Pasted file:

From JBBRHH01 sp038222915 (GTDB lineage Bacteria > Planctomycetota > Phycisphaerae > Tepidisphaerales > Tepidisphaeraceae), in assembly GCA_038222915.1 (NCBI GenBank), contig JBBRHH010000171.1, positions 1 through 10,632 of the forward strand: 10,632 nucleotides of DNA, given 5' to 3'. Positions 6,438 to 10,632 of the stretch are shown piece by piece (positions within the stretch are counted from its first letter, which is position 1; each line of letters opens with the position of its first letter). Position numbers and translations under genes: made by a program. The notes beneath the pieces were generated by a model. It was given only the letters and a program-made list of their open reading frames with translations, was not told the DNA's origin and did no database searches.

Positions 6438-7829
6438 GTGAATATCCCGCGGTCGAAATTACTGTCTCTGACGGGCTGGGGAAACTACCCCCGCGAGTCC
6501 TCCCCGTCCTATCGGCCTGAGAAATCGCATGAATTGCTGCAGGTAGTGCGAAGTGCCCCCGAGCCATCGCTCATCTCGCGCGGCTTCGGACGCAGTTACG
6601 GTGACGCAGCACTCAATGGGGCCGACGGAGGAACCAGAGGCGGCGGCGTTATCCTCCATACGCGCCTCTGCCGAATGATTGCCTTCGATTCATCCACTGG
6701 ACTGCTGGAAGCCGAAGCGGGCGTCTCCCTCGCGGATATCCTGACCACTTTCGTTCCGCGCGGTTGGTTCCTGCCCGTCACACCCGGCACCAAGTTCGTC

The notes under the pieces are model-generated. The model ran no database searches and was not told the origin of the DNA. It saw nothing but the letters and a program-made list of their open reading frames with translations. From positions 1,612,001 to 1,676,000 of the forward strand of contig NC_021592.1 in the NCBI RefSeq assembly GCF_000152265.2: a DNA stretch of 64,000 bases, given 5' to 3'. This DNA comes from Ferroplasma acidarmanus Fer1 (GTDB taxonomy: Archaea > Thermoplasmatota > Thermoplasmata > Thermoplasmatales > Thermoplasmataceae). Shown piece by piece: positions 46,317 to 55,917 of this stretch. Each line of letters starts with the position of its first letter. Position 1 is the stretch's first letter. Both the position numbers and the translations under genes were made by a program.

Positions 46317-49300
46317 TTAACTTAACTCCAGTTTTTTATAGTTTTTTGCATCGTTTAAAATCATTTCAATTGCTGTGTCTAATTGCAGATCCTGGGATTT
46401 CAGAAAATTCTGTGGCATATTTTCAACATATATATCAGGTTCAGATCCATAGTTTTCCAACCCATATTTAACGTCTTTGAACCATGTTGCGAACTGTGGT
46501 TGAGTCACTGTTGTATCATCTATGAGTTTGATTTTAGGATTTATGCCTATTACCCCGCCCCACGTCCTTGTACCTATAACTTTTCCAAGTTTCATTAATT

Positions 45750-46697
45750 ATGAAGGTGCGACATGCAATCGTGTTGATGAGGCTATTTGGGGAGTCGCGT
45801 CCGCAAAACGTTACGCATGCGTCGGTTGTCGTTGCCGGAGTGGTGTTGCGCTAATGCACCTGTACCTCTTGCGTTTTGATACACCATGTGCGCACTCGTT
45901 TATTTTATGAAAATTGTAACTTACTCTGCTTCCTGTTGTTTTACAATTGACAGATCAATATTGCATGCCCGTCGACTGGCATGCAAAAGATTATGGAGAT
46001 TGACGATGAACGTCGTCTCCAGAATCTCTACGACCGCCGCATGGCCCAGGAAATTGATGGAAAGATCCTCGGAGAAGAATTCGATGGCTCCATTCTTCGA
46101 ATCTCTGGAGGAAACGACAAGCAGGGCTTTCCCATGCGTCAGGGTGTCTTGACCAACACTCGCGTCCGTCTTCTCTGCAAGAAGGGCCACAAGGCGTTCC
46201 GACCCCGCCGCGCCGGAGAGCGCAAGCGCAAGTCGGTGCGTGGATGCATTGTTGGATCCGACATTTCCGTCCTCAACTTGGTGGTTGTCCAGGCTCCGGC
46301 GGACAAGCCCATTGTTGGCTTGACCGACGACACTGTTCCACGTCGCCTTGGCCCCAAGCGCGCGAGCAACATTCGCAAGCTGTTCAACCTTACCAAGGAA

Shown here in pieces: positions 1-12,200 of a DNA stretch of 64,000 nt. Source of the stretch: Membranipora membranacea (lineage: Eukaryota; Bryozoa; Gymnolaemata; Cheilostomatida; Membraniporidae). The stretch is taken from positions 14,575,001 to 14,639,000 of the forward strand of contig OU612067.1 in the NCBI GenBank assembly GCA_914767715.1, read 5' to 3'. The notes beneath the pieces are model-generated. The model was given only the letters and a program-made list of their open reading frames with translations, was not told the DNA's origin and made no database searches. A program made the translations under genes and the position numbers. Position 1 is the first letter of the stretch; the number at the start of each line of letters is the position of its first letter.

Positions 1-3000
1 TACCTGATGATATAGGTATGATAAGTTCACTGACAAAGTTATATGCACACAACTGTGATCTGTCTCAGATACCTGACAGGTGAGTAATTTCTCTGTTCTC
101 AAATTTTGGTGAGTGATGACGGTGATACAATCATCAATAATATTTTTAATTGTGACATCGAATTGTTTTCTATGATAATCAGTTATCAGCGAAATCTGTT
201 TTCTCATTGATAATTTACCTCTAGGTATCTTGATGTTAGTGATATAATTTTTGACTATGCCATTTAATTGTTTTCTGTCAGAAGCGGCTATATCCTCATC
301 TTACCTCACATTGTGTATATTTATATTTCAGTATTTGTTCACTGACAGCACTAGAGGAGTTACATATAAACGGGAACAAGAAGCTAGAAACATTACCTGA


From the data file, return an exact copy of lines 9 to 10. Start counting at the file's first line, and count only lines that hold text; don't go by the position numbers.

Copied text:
46317 TTAACTTAACTCCAGTTTTTTATAGTTTTTTGCATCGTTTAAAATCATTTCAATTGCTGTGTCTAATTGCAGATCCTGGGATTT
46401 CAGAAAATTCTGTGGCATATTTTCAACATATATATCAGGTTCAGATCCATAGTTTTCCAACCCATATTTAACGTCTTTGAACCATGTTGCGAACTGTGGT